First impressions are everything, they say. My first exposure to Jamie Lidell was on a magazine cover, where he sported two sets of glasses at once: one pair of black thick frames tight against his scruffy pale face, caught in a countenance that mixed mock surprise and faked orgasm, the other sunglasses in identical frames hanging lower on his nose. It was a terribly unnerving photo; I wanted to smack both sets of spectacles off his face. It was enough for me to forgo any conscious dealings with Jamie Lidell. Fortunately, a copy of his soul techno monster Multiply flew into my headspace, sounding like an oldies station blaring out of passing car, Doppler effect funk. It reminded me of the later insular funk explorations of Prince in that it misses the greater social point - funk is about movement en masse, not personl spelunking - in favor of its own slightly paranoid internal mission. It contains vast resources of fat synths and polyrhythms compressed into a small volume, as if to create unbelievable pressure. The hit "A Little Bit More" is an ironic declaration, considering Lidell sounds like he's about to collapse under his own weight in there.
Jim is his follow-up where he strips down to the silk boxers of his Motown fetish, standing there as just a man. The beats and production are clipped to the quick, his roaming eye and identity crises have given way to being The World's Best Boyfriend. On the opening track "Another Day" bluebirds pull back the covers as a refreshed Lidell bounds out of bed declaring the morning to be another day, another way for me to open up to you. It is as if Motown was bought out by Lifetime. Yet the brash positivity of it all, the brazen declaration of openness is so frank, it's compelling. I'm used to soul songs being about "I'm sorry I lied" or "I know you're lying" not "let's talk about our relationship."
"Wait for Me" seemed like a step back from this, with his tales from the road and how hard it is for a man to be away so long. Instead of using this as a segue way into begged forgiveness, it is a plea for her to wait for him. The inversion of the soul-song relationship dynamics is as unnerving as his Spartan groove is compelling. Even when this positivity goes overboard, as it does in "Little Bit of Feel Good" when he blurts the asinine line please don't let my feel good go away over a James Brown-minus walking groove, you are willing to go overboard with him. Like his photos with the two sets of glasses on the magazine, I really want to hate this, but he wins me over, not by trying to change my mind, but by offering that we work this out together.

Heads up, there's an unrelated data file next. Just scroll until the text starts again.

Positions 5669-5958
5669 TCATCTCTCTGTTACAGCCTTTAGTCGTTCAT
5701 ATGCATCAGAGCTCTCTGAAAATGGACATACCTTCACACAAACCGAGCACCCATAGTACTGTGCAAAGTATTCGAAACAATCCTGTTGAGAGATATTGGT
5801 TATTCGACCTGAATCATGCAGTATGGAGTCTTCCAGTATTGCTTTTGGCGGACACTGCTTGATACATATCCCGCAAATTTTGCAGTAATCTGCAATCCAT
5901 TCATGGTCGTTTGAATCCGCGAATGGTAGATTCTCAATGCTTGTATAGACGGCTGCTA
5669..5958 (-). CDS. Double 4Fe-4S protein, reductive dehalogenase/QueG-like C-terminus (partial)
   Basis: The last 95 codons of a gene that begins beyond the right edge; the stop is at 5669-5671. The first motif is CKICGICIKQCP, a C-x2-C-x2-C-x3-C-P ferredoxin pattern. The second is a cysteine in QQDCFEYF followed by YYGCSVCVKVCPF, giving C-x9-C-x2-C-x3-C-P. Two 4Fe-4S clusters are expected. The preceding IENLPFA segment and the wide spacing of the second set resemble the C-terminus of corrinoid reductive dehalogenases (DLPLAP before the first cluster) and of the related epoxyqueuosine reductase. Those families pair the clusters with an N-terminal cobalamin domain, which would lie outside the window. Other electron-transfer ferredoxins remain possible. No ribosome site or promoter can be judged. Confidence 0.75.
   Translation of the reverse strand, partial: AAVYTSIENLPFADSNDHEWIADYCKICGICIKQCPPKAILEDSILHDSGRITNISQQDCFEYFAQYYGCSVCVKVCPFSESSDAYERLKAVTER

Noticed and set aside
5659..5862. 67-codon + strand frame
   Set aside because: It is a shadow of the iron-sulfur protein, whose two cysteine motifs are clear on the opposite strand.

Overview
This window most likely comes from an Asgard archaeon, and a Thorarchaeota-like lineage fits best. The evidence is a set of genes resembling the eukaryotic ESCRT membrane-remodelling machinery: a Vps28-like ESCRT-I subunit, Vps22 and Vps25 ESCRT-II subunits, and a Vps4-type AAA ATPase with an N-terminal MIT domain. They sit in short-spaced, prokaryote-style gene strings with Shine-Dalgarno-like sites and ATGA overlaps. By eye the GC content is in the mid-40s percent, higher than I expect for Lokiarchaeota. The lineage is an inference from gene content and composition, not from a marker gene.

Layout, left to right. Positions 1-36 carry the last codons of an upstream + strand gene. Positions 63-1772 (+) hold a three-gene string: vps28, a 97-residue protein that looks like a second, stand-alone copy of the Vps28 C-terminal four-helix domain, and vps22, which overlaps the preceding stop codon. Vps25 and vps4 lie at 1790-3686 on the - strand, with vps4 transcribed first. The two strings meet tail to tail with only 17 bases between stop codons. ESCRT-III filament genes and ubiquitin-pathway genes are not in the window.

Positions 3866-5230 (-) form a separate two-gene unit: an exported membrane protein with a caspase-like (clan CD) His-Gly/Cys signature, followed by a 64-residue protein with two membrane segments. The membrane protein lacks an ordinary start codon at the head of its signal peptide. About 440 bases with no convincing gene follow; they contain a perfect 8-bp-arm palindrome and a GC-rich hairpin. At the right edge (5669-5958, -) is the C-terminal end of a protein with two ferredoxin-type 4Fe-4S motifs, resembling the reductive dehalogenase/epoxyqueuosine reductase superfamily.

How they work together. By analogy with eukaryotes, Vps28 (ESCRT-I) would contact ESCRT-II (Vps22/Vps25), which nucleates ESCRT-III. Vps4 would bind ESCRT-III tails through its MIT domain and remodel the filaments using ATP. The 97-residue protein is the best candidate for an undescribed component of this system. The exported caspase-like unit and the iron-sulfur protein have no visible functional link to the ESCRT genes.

Things really gel on the ballads. "All I Wanna Do" feels like a lost classic, the strings and thudding bass falling far backstage from Lidell's Otis Redding rasp. What many neo-soul arrangers fail to grasp is that this music's caress is a light but complex one; you have to convey a lot of emotions while appearing as economic as possible for a soul song to really sink in, and Lidell nails it on this one. Even as he exposes the click track on "Green Light" like Timmy Thomas did on his 70s minimalist soul hit "Why Can't We Live Together," while also attaining a Stevie Wonder-grade build-up, Lidell keeps the song reigned in to an intimate scale. My first impressions of Lidell were way off base. Jim is a triumph of soul expression from an artist that reveals more and more with each look, just like any good relationship. Now if he'd just shave and lose those stupid sunglasses....
Alex V. Cook listens to everything and writes about most of it. His latest book, the snappily titled Louisiana Saturday Night: Looking for a Good Time in South Louisiana's Juke Joints, Honky-Tonks, and Dance Halls is an odyssey from the backwoods bars and small-town dives to the swampside dance halls and converted clapboard barns of a Louisiana Saturday Night. Don't leave Heathrow without it. His first book Darkness Racket and Twang is available from SideCartel. The full effect can be had at alex v cook.com